Constant pressure to be the best can destroy your mental health. Here’s how to take a cue from Olympians Simone Biles and Naomi Osaka and step back.

Simone Biles.

Gymast Simone Biles has dropped out of two events at the 2020 Olympics, highlighting the intense pressure of performing at an elite level.

Biles pulled out of the women’s gymnastics all-around finals in Tokyo on Tuesday after receiving her lowest score in her Olympics career. She pulled out of a second individual event on Wednesday.

Biles said Wednesday: "After the performance I did, I just didn’t want to go on. I have to focus on my mental health."

Tennis player Naomi Osaka, meanwhile, had returned to the spotlight after an 8-week break to protect her mental health. On Tuesday she was defeated by Czech Marketa Vondrousova, leaving her without a medal. She said: "I definitely feel like there was a lot of pressure for this," and it felt "a bit much."

The two have drawn praise for openly prioritizing their mental health, with former Team GB medalist Callum Skinner telling ITV News that they and other athletes had demonstrated "we are just as susceptible to shortcomings and illnesses as anyone in general society."

The discussions have dominated headlines in part because "the world sadly is not set up for wellbeing to be prioritized," according to Dr Audrey Tang, a UK psychologist. "We get told we need to achieve this title, or this amount of money, and that we need to do more and more."

Here’s how anyone who constantly pushes themselves can take a step back:

1. Treat mental health like physical health

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Dr Tang asks people to reflect on a crucial question: "Why should mental health be perceived so differently to physical health?"

She highlights that people’s reactions would be different if Simone Biles had sustained a physical injury: "Had Simone Biles retired because of physical injury, we need to ask ourselves, why would we be so much more understanding if that was the case, as opposed to now?"

Physical health and injuries are "obvious," she added and taking the time to recover and heal is considered normal and valid. Poor mental health requires just as much attention and time to get better.

2. Perceive your existence as worthy without conditions

women soaking up the sun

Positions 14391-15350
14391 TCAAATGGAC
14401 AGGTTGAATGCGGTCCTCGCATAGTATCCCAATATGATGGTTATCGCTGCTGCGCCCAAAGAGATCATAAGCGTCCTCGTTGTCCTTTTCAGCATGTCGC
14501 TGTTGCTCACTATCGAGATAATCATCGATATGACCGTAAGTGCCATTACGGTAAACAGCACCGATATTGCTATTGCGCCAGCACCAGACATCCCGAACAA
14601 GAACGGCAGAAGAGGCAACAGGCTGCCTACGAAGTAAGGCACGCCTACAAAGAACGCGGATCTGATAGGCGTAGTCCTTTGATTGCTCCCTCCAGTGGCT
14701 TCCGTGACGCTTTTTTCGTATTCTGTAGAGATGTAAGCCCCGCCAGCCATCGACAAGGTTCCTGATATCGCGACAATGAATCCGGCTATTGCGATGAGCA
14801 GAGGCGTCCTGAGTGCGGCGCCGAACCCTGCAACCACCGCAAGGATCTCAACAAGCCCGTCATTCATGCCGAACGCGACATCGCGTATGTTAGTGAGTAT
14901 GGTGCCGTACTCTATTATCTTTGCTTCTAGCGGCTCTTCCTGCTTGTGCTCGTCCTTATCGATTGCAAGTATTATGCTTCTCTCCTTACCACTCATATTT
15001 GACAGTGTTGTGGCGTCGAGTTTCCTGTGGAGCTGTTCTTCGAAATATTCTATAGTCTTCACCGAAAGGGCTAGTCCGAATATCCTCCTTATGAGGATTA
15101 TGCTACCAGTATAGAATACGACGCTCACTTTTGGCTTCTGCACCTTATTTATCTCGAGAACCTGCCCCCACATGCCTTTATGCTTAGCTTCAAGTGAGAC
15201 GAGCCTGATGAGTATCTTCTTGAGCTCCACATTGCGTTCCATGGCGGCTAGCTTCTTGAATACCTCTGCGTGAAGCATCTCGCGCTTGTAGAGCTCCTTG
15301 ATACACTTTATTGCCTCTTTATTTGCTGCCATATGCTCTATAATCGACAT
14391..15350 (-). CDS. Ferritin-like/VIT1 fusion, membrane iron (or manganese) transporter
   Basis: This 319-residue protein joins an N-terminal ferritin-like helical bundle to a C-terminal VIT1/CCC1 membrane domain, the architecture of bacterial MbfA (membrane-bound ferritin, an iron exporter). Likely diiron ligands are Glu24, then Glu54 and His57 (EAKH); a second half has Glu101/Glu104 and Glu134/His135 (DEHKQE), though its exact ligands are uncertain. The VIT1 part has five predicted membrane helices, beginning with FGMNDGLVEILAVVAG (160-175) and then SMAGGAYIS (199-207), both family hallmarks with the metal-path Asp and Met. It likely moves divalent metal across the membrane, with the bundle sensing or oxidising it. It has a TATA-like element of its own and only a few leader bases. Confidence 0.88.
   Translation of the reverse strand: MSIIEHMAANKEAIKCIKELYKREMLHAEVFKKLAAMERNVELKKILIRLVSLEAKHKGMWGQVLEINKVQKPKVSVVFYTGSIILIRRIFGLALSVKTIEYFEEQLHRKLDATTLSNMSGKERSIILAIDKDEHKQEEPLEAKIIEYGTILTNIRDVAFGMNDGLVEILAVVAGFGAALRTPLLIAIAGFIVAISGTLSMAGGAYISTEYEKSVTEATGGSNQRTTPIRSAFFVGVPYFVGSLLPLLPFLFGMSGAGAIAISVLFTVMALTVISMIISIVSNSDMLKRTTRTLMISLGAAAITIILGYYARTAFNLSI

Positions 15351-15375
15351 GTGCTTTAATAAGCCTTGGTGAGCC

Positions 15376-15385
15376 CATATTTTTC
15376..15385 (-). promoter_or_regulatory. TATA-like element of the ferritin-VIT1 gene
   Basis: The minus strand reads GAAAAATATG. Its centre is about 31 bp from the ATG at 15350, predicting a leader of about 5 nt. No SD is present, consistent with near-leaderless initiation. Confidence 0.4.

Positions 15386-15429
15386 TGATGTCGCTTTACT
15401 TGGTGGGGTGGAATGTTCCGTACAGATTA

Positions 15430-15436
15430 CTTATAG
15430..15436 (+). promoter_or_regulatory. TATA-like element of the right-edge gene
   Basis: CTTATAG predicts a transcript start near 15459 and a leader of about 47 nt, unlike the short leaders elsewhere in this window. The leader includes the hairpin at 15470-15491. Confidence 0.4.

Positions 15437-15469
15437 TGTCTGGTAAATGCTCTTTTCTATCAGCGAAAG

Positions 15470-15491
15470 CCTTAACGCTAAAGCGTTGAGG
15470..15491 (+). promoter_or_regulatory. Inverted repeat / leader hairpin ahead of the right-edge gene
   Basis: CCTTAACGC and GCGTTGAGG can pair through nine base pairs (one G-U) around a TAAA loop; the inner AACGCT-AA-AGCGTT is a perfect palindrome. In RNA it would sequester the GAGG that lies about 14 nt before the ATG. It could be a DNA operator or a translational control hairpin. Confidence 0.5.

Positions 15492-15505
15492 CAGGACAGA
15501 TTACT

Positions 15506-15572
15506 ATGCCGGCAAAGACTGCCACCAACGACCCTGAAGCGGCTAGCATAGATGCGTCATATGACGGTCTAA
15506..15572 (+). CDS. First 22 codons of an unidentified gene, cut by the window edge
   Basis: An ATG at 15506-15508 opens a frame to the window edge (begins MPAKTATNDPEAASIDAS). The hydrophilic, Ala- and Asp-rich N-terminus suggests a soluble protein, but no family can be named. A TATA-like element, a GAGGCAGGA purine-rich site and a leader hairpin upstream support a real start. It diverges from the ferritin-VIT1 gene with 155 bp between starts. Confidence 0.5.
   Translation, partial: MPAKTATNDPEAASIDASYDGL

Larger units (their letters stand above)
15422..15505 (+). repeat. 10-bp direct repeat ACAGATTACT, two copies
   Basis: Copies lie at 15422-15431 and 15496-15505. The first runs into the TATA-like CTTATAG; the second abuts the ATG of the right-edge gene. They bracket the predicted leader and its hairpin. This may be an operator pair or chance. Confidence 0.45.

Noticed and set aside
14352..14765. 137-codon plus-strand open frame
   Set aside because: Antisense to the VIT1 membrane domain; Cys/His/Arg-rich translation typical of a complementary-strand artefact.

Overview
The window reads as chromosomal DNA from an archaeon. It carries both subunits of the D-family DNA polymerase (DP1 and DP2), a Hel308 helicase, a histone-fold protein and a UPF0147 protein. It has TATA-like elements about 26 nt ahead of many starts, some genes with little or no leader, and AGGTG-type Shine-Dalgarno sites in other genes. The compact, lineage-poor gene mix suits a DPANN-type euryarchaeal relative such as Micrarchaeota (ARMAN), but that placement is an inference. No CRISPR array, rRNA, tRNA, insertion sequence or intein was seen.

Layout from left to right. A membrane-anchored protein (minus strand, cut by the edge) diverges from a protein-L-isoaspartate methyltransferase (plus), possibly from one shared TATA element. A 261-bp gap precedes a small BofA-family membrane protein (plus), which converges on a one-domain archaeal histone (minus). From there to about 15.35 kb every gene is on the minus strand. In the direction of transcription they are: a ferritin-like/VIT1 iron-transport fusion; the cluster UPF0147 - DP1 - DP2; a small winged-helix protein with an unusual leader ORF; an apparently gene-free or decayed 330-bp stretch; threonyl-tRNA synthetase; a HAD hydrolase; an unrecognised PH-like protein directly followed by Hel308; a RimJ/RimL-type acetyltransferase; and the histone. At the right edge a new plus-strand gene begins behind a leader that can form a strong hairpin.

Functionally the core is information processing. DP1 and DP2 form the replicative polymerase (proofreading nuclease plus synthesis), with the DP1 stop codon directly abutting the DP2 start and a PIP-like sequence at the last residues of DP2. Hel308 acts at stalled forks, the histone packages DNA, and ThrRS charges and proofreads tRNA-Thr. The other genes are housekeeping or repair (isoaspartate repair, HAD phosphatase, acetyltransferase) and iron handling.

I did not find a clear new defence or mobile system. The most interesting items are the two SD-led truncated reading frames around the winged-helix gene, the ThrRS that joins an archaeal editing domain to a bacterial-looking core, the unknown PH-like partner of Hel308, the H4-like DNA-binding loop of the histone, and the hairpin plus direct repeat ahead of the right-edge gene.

Intense pressure to succeed can result in achievement-oriented people putting their health and wellbeing on the back burner.

Dr Tang said that this is something "we are taught from a very early age."

"Sometimes children are even brought up before that with conditional love," she said. "Conditional value. You’re not good enough unless you win. You’re not good enough unless you succeed in those exams, you’re not good enough unless you’re the pretty one or the popular one. We already have those almost conditional rules built in."

To unlearn conditional love, we need to instead "see ourselves with unconditional worth, that who we are is so much more important than what we’ve succeeded in."

3. Acknowledge when you’re out of sync with your routine

woman in sleeping mask

Maintaining a regular routine, and keeping an eye on when that routine starts to slide, can help stave off the onset of poor mental health.

Transpersonal psychotherapist Alejandra Sarmiento — who focuses on patients’ spiritual wellbeing at mental health clinic The Soke — said: "Anything that is different from your norm is usually a good indicator that something has shifted out of sync and then it’s understanding yourself … it’s that awareness that comes within."

Dr Tang said those changes might include "not sleeping or sleeping too much" or "not being able to eat, or for others it will be comfort eating." 

4. Practice gratitude

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One way to prioritize mental health is by practising gratitude. Dr Tang describes it as a "bit like prayer" and "a bit like spiritual practice." 

Gratitude practice is about appreciating the good things in your life — seeking the people and things that make you happy.

She said: "This gratitude practice, if done regularly, starts working with our brains, neuroplasticity, in other words, if we’ve been thinking negatively for a long time, it actually helps us to prime ourselves to think more positively and it helps produce more endorphins.

"It helps produce dopamine, the happy chemical helps all of those things."

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Sawdah Bhaimiya July 30, 2021 at 06:00PM

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